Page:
8. I scare a lot less quickly than I did eight short months ago.  There are so many ways I could illustrate this, but I’ll stick with one.  Coyotes.  I like coyotes.  They’ve never scared me and I’ve found their cries hauntingly beautiful.  But that didn’t stop me from scrambling out of my tent in Kentucky when they were making a kill very near by.  At that point, we still had our van, which is where the three of us spent the rest of that night.  Fast forward about seven months, and we’ve heard numerous coyotes, but none as close or as constant as when we were camping in Tucson Mountain Park.  There were dozens in the area around us, some near by, some far.  But even when they were howling mere feet from our tent (and even when our semi-crazy camping neighbor joined in with the coyote howls), I felt warm and secure in our tent and enjoyed the evening serenades.  I’ve come a long way, baby!


This. This is Why We Travel!

Van Sporting His Junior Ranger Badge on the Steps of a Cabin at the Museum of the Rockies in Bozeman, Montana

Van Sporting His Junior Ranger Badge on the Steps of a Cabin at the Museum of the Rockies in Bozeman, Montana

As I look back at our last five months on the road, I realize that this has been one of the absolute best experiences of my life.  There are things that can be difficult about living on the road, but it is all so worth it.  And the things that started off as difficult have often become routine and easy.  Some of my favorite aspects of our travels so far:

  • I am learning every day.  And I’m learning new things – about the weather, geology, history, about small towns and different cultures, about my limits and my abilities, about my family and the family of plants and animals that share our home.  This is undeniably one of the best things about this trip and something that I can easily translate into life off the road.  Traveling the way we do makes this automatic, but with enough forethought and the right priorities, this is something we can continue to do once we’ve found a place to call home.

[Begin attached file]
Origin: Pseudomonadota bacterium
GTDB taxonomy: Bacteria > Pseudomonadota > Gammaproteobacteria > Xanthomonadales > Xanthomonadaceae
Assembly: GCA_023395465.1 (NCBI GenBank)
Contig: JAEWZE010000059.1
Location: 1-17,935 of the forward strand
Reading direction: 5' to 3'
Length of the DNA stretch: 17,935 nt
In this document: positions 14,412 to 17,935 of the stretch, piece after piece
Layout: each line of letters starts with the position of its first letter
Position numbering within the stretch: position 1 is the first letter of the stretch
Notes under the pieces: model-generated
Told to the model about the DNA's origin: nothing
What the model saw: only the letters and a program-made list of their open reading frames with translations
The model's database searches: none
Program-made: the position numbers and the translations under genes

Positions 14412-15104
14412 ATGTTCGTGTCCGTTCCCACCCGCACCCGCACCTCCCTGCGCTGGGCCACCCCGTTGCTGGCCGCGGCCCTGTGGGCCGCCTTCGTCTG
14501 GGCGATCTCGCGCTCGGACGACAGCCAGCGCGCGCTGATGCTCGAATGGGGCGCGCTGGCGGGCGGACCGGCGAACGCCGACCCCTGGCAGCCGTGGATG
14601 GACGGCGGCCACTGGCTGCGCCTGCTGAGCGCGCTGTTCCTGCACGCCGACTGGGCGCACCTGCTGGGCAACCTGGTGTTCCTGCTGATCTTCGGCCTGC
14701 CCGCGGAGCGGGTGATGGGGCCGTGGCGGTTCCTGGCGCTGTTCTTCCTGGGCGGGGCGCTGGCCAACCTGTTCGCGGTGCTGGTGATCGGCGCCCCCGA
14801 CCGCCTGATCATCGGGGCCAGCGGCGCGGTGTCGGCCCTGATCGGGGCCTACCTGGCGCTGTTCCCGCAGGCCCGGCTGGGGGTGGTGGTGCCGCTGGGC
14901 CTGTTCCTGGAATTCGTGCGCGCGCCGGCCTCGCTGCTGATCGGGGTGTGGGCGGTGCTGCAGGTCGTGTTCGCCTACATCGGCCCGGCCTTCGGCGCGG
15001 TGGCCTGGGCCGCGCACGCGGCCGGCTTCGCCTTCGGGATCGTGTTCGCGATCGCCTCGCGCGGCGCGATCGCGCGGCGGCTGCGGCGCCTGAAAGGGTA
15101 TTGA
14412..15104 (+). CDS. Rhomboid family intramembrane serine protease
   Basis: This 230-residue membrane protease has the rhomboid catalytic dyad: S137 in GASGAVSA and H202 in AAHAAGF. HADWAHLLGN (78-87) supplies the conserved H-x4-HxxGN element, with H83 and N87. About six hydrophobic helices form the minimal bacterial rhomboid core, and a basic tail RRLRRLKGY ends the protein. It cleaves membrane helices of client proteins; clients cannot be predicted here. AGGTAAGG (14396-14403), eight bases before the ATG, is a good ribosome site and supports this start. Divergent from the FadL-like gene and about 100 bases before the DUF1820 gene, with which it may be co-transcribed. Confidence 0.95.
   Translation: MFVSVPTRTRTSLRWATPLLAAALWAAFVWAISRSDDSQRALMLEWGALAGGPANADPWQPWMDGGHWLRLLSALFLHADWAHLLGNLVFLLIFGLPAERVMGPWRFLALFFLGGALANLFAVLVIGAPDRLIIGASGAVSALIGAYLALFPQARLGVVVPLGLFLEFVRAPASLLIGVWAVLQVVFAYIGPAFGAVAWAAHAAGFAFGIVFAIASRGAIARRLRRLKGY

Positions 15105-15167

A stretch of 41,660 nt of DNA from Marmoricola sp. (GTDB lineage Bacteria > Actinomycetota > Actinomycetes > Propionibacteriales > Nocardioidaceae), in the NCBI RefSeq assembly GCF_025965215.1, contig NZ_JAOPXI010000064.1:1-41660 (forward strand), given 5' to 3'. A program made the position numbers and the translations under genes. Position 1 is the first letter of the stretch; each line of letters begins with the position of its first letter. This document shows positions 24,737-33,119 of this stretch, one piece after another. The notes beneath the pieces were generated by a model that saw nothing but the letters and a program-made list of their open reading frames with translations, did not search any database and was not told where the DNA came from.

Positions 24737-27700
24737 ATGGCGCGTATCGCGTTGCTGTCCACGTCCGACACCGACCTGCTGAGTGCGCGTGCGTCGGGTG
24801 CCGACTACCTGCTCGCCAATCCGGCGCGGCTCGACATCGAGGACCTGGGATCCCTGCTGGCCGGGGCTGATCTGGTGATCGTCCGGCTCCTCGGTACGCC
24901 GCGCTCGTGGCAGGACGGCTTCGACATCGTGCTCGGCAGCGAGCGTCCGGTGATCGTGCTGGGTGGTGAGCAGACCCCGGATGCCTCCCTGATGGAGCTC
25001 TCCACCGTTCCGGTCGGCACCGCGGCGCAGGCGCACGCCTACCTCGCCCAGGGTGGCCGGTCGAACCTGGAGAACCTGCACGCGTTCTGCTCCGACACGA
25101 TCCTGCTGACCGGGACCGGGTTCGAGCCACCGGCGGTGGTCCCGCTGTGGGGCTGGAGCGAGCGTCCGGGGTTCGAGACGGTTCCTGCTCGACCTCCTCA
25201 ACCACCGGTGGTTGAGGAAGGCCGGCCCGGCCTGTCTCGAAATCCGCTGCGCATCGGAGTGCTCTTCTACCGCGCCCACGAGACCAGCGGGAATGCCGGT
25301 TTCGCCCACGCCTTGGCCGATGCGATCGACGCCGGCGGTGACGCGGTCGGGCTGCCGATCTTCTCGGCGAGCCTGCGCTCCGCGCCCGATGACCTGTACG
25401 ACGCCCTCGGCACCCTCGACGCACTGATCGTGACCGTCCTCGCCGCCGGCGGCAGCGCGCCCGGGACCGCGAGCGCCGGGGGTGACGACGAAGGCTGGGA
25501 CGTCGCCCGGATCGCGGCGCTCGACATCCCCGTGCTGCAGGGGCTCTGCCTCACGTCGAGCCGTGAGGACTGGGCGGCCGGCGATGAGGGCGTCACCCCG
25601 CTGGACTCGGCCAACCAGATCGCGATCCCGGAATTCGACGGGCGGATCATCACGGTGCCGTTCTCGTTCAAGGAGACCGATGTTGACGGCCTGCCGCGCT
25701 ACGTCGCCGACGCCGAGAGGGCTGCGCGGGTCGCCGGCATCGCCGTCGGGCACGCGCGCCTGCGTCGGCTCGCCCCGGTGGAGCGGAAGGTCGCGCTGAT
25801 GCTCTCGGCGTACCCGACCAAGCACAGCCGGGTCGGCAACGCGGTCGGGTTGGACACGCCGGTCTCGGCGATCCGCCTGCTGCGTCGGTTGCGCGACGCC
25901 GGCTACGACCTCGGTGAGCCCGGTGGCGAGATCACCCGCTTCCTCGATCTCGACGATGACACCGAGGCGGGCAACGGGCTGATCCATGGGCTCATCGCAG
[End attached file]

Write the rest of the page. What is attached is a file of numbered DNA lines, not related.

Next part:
• Living outside.  Our default is being outside.  On certain days, we do get inside for more than a couple of minutes, but more days than not, we’re outside the entire day and night.  There is no better way to learn about nature and get in touch with the out-of-doors than to simply live in it.
  • Spending time with my family.  I get to spend every day, every single day, with my son and husband.  While there are moments that I’d love to get away and spend an evening by myself or with a friend, this is rare.  I am so, so lucky to have this time to spend with Van and Alan.  And not just any time, but time exploring, learning new things, and discovering our capabilities.  This is so different from what we were used to – brief time together in the evening before I went back to work after Van went to bed and time together on the weekend, often to run errands.  These are the most important people in the world to me – I want more than token moments with them.
  • Living with less.  I’ve mentioned this in past posts, but this bears repeating.  This type of traveling has been a great education in true needs.  We really need so little, and living with less makes life much simpler and frees up time, money, and effort to focus on the important things in life – and not stuff.  Because that is all it really is – stuff.  Stuff that clogs our time and robs us of the energy to devote to the things that would really bring us lasting joy.
  • Freedom.  We have the freedom to see what we want to see, go where we want to go, and stop and stay a while when we’re so inclined.  We’re not on any hard and fast timeline, which makes route planning much more relaxing and enables us to really enjoy the places we are since we don’t have to rush away to something else before a flight, a work day, or another obligation.  This freedom is tempered by finances, but we’re lucky that we tend to prefer the cheap or free things anyways.
  • Hiking frequently.  I love to hike – love it.  We tried to do it as much as we could when we lived in the DC area, but unfortunately, with work and our living locations, it was not nearly as often as we would have liked.  Now we get to hike all the time.  It’s impractical to plan to hike every day given that want to see and do a diversity of things, but hiking frequently is a definite must and makes me feel so much healthier and happier.  I’ve always known that the recipe of a happier Stacey is simple – more time outdoors and more time hiking.  Well, given the amount of both I’ve had lately, it’s no wonder that I’ve been so happy.